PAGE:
Here, the judge concluded there was a dispute of material fact about whether the architectural review board was the only entity capable of approving building plans.
“Plaintiff cannot neglect to form an Architectural Review Board and then complain that Defendants did not make use of that non-existent entity,” he wrote. “Such bad faith would surely count as ‘arbitrarily impair[ing]’ Defendants’ ability to perform on the contract.”
While the parties’ contract listed the HOA board as also being able to approve building plans, Moon said it was unclear whether the board actually performed that function. The HOA offered no evidence that it ever approved plans; its former president indicated they had never done so.
The HOA sought an injunction pursuant to Code § 55.1-1828(A) to prevent further construction or maintenance of the noncompliant improvements, as well as $450,000 to return the Etemadipours’ lots to their “previous unimproved condition.”
Although § 55.1-1828(A) allows for relief when an owner fails to comply with a property owner’s association’s declaration, Moon said “in cases involving a violation of a real covenant, an injunction is granted almost as a matter of course’ unless a defendant can meet an exception.”
“Important here, Virginia courts have recognized an exception for when an injunction ‘would create a hardship or injustice that is out of proportion to the relief sought’ — i.e., a hardship defense,” the judge wrote.
Without having clearly identified what level of hardship or injustice was required to meet this exception, courts have determined that it must exceed mere inconvenience. Moon said the hardship doctrine was appropriate in this case.
“Even assuming that Plaintiff has suffered an injury from Defendants’ alleged violations of TJCHOA’s Declaration and Bylaws, demolition of their homes would be grossly out of proportion with the relief sought,” the judge wrote.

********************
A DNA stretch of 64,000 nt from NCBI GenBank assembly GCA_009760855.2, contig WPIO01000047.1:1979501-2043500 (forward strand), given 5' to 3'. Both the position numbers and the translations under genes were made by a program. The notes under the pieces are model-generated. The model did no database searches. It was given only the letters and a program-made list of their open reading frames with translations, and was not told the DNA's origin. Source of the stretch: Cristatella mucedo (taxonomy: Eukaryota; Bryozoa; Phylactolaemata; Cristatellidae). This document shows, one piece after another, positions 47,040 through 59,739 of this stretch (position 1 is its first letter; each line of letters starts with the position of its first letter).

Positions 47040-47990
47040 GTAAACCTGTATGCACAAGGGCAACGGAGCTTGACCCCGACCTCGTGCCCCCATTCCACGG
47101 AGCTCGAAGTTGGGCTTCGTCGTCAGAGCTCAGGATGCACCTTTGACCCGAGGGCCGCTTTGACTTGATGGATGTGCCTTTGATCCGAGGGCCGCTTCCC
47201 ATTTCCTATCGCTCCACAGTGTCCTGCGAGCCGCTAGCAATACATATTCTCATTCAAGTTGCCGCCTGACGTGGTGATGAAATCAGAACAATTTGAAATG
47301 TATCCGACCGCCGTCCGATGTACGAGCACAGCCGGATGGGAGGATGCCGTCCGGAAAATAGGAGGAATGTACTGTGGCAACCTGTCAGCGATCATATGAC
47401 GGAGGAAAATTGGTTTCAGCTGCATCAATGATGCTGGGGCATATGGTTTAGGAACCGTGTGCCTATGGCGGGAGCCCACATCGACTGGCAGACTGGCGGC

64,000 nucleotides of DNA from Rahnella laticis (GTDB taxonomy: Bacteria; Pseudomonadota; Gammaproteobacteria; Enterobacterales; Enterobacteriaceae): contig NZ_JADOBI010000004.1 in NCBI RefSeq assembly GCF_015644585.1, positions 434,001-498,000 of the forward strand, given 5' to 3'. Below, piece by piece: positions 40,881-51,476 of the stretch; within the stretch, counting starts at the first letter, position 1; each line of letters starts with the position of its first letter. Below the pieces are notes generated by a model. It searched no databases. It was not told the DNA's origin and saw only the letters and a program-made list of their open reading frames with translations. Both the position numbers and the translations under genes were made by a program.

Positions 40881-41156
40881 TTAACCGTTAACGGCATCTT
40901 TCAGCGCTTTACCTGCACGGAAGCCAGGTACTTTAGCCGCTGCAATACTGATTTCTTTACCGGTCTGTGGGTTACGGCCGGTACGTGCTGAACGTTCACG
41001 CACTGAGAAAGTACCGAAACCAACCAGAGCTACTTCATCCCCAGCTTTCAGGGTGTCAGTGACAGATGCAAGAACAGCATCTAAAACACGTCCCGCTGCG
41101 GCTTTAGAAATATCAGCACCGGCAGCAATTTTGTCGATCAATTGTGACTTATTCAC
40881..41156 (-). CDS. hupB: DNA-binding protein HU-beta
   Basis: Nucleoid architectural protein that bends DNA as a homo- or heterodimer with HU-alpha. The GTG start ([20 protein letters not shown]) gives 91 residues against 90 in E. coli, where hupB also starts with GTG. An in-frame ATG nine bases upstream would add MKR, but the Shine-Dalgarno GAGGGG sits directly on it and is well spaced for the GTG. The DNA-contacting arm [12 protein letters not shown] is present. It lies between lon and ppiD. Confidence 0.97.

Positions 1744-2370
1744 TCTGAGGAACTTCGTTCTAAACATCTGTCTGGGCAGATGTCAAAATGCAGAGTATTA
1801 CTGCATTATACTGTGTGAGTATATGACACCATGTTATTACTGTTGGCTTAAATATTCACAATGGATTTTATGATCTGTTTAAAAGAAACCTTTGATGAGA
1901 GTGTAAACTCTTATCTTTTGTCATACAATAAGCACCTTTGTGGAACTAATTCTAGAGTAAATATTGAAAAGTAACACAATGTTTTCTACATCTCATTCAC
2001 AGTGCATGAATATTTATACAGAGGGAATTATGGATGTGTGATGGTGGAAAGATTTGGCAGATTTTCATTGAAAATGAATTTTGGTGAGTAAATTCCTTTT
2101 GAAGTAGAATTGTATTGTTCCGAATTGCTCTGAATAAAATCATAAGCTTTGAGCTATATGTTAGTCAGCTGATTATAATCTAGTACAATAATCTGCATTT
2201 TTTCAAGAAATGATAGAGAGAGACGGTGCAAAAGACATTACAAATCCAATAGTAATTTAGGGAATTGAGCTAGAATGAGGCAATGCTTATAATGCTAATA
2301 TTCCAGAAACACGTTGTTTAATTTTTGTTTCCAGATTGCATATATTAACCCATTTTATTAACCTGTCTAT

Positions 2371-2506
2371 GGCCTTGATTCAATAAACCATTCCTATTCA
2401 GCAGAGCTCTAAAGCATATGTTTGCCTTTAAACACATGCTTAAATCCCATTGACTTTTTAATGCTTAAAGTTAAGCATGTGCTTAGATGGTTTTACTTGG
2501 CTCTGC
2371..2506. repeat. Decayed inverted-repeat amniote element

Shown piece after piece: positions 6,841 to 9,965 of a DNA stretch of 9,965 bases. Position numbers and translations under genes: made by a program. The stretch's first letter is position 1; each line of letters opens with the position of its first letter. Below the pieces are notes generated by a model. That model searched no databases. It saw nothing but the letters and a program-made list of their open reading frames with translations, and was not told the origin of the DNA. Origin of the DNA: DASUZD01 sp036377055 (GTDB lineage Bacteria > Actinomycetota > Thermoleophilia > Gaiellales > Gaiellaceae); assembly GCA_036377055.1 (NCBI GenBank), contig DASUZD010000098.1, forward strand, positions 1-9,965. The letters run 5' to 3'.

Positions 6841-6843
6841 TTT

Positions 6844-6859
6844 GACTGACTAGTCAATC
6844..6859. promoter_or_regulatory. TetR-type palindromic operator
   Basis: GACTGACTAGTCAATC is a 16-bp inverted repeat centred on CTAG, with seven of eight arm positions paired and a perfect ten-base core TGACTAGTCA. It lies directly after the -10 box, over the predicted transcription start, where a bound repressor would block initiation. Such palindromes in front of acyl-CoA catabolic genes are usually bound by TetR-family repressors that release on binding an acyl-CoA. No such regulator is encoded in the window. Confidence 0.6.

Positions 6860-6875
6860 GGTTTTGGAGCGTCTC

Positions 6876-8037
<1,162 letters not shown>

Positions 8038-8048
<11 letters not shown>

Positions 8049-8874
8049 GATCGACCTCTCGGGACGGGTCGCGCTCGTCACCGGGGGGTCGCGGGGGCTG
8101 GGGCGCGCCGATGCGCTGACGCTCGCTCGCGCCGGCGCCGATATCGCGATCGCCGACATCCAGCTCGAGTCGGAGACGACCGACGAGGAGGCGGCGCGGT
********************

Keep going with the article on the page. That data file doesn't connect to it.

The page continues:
Here, the parties acknowledged that replacing the supposedly non-conforming improvements didn’t require demolishing the houses. “Indeed, it would be wasteful to do so,” Moon agreed.
The judge wasn’t convinced that the noncompliant slab basements warranted demolition because it wasn’t clear whether the HOA’s regulatory power was limited to a home’s external appearance and no evidence was shown that slab basements were mandatory.
And even if the HOA had that regulatory power, Moon still would refuse to order demolition.
“It is surely more than a mere inconvenience to have one’s home destroyed because of a largely indiscernible deviation in design plans; such a remedy should be considered “‘“oppressive or otherwise inequitable,”’” he wrote.
Moon then denied summary judgment regarding the HOA’s other requests for relief.
“Unlike with the destruction of Defendants’ homes, an injunction to ‘prevent further construction or maintenance of unapproved improvements’ is far narrower,” he explained. “It follows that if Plaintiff can demonstrate that Defendants violated TJCHOA’s Declaration, an injunction may be warranted.”
Finally, Moon found that the HOA hadn’t identified any prejudice which may result from allowing the Etemadipours to join JUD Management as a defendant.
Brenda Castañeda of Home Opportunities Made Equal of Virginia has represented the Etemadipours in multiple cases against the HOA. Amended complaints recently filed by the HOA were never served on her clients, Castañeda told Virginia Lawyers Weekly.
“After the summary judgment hearing, the judge referred us to mediation, which was successful,” Castañeda said. “All of the multiple related lawsuits are settled.”